My knowledge of economics could be written on the back of a 5p coin (that’s the smallest one, right?), so I always find it difficult to follow the substance of the debate about the financial crisis. One thing I have noticed though, is that those economists and pundits on the extremes of the debate both use the same rhetorical gambit. They both wearily impart to their naïve public, you just don’t know how bad it is.
On one side are the right-wing libertarians, who bewail our mounting levels of debt, believing that if only we realised the scale of the problem, we would adopt the policy prescriptions they desire. Take, for instance, the Telegraph columnist Janet Daley, who loftily dismisses the flim-flam that occupies most public debate, and instead asks what she calls the “truly fundamental” question: “is it possible for a free market economy to support a democratic socialist society?” Or the Ayn Rand admiring Tory MEP Daniel Hannan, who doesn’t bother with such fripperies as asking questions, cutting straight to the quick: we are doomed – doomed! – he tells us. But leaving the EU would, one must assume, help.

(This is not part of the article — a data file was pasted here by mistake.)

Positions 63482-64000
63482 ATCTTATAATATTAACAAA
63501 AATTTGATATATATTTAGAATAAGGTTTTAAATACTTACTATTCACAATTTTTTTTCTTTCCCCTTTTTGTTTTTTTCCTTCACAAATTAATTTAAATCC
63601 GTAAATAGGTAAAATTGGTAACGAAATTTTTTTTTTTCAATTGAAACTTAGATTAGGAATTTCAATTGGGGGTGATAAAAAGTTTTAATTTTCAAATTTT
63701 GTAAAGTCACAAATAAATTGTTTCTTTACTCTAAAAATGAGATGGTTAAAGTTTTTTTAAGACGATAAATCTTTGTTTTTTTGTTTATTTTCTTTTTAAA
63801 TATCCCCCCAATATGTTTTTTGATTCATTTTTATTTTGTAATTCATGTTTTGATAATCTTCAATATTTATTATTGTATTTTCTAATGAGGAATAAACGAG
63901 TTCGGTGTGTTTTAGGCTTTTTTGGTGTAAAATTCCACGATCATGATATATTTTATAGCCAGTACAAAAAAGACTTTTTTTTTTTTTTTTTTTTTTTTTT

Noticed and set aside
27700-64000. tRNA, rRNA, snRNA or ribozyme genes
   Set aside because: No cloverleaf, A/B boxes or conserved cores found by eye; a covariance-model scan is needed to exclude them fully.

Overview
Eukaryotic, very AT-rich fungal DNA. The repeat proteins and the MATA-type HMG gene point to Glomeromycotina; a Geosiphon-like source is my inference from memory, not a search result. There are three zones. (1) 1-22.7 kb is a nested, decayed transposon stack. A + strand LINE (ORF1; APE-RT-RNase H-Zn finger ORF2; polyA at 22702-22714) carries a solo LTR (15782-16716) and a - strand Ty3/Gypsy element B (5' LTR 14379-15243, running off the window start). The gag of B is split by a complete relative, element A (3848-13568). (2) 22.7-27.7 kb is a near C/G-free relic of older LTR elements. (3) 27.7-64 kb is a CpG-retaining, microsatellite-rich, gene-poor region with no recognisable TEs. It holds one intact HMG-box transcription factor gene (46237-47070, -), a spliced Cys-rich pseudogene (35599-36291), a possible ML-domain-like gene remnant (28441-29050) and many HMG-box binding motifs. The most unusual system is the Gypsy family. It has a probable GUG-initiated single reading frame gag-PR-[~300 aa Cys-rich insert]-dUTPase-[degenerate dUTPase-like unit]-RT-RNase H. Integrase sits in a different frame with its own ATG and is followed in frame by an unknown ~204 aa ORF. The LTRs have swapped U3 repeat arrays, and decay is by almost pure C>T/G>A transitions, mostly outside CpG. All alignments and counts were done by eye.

Such capsizals of conventional wisdom are not confined to the right. The Guardian’s economics leader writer, Aditya Chakraborty, is forever reminding his readers that our troubles are even more fundamental than we thought. The level of debate is farcical, he lamented in a recent Guardian podcast, neither George Osbourne nor Ed Balls gets it. The left is forever saying that unless we do something about structural inequality, we fail to grasp the true problem.
Perhaps they are correct, and perhaps the right are too, or maybe they are both exaggerating the problem so that their radical solutions are adopted. Maybe we’ll just bumble through the crisis, experiencing a lost decade like Japan, but as with Japan the basic structure of society will remain the same. That’s what I’d put my money on, but, as I said, I know nothing.